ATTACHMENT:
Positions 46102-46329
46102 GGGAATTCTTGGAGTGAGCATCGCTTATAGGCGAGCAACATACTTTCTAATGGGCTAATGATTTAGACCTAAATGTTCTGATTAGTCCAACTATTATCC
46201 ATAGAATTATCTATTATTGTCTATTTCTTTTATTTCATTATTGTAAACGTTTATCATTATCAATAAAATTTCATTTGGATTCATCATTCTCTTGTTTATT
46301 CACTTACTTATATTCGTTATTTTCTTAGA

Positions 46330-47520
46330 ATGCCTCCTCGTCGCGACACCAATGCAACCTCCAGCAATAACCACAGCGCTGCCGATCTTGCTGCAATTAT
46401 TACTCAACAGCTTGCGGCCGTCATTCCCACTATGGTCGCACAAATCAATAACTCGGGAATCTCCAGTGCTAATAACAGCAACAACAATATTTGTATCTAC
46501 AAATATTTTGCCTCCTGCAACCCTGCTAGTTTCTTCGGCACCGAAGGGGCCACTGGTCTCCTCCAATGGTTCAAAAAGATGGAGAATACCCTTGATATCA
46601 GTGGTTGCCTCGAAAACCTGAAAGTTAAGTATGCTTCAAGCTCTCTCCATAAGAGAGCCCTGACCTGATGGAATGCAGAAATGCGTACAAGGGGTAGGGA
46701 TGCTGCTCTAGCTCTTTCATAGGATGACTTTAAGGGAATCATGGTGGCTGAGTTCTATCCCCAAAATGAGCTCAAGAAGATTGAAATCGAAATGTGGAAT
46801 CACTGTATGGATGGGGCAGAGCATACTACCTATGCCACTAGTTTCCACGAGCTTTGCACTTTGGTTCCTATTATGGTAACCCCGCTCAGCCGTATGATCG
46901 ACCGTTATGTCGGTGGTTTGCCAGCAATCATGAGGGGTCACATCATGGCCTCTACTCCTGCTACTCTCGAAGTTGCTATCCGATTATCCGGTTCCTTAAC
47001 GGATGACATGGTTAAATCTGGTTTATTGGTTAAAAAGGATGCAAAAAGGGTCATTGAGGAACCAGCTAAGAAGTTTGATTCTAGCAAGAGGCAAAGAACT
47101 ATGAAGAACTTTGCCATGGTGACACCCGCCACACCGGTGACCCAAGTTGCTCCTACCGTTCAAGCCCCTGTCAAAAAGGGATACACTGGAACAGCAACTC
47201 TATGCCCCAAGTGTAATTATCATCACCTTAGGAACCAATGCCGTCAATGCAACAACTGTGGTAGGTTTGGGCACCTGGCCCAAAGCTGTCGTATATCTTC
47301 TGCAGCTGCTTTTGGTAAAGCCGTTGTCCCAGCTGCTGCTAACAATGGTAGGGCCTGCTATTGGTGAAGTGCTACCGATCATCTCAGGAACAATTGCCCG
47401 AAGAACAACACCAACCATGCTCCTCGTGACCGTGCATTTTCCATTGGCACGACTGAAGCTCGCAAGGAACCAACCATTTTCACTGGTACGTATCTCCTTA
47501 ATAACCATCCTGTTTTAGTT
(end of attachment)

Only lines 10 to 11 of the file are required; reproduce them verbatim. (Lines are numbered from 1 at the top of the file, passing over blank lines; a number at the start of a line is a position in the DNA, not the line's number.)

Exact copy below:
46701 TGCTGCTCTAGCTCTTTCATAGGATGACTTTAAGGGAATCATGGTGGCTGAGTTCTATCCCCAAAATGAGCTCAAGAAGATTGAAATCGAAATGTGGAAT
46801 CACTGTATGGATGGGGCAGAGCATACTACCTATGCCACTAGTTTCCACGAGCTTTGCACTTTGGTTCCTATTATGGTAACCCCGCTCAGCCGTATGATCG